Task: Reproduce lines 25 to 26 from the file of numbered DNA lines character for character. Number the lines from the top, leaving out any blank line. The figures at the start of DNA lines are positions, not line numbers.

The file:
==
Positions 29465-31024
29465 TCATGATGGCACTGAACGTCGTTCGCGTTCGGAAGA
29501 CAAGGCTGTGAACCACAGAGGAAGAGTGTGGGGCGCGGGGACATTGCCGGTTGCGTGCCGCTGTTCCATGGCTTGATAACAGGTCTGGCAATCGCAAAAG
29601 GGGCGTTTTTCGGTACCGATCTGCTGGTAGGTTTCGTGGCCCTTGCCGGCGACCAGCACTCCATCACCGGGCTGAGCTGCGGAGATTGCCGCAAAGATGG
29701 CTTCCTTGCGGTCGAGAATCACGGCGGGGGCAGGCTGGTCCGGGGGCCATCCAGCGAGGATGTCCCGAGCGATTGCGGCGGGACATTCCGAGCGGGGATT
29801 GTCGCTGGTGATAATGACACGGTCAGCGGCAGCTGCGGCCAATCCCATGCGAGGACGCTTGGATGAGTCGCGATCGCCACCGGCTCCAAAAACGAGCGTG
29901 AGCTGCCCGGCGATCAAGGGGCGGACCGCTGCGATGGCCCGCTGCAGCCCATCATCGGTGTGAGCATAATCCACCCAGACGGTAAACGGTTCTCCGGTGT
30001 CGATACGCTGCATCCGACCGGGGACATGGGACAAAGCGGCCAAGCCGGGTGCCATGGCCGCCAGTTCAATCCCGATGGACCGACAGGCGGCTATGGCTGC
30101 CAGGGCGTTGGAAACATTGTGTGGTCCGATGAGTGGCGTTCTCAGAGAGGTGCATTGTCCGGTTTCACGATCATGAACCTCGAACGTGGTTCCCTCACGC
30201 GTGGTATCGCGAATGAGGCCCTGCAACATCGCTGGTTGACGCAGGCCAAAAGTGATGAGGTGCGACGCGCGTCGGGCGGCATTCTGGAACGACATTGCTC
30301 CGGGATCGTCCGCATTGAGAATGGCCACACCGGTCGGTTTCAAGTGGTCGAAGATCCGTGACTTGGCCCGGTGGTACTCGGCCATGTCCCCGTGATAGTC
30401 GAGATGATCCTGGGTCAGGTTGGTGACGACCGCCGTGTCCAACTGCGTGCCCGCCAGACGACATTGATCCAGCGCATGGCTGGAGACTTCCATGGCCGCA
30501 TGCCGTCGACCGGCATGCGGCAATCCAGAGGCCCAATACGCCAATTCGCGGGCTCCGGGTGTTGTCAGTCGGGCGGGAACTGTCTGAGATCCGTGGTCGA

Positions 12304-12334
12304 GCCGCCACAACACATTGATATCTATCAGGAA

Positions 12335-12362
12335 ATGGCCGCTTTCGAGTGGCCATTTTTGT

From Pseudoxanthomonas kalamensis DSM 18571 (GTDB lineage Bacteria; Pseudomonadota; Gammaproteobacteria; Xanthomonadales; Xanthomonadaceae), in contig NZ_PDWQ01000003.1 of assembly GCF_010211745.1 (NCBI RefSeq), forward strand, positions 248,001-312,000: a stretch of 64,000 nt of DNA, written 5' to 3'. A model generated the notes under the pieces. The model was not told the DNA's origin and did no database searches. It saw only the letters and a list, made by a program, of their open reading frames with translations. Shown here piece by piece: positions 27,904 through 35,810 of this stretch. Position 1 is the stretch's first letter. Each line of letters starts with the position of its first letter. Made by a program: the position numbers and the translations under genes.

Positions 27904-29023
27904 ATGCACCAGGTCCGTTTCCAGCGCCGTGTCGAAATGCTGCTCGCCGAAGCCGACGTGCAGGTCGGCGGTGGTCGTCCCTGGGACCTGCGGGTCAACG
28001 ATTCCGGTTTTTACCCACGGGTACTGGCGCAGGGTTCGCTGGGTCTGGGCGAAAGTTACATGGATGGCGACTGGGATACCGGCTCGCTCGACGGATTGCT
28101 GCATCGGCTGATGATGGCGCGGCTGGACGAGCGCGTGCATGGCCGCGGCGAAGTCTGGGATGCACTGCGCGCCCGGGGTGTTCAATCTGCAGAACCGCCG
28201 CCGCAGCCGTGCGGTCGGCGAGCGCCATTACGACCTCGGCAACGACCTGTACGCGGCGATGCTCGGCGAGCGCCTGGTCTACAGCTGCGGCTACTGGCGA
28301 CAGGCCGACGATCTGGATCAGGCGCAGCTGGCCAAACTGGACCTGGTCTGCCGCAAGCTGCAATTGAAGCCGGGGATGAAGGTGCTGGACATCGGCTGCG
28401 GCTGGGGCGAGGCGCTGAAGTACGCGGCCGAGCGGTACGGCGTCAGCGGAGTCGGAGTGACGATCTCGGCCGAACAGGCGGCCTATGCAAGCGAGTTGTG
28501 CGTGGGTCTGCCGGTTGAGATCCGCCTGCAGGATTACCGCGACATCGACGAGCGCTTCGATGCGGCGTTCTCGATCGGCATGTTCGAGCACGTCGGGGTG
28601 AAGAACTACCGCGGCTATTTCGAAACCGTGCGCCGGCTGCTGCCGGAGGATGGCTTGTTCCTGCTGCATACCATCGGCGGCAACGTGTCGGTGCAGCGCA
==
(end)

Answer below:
28401 GCTGGGGCGAGGCGCTGAAGTACGCGGCCGAGCGGTACGGCGTCAGCGGAGTCGGAGTGACGATCTCGGCCGAACAGGCGGCCTATGCAAGCGAGTTGTG
28501 CGTGGGTCTGCCGGTTGAGATCCGCCTGCAGGATTACCGCGACATCGACGAGCGCTTCGATGCGGCGTTCTCGATCGGCATGTTCGAGCACGTCGGGGTG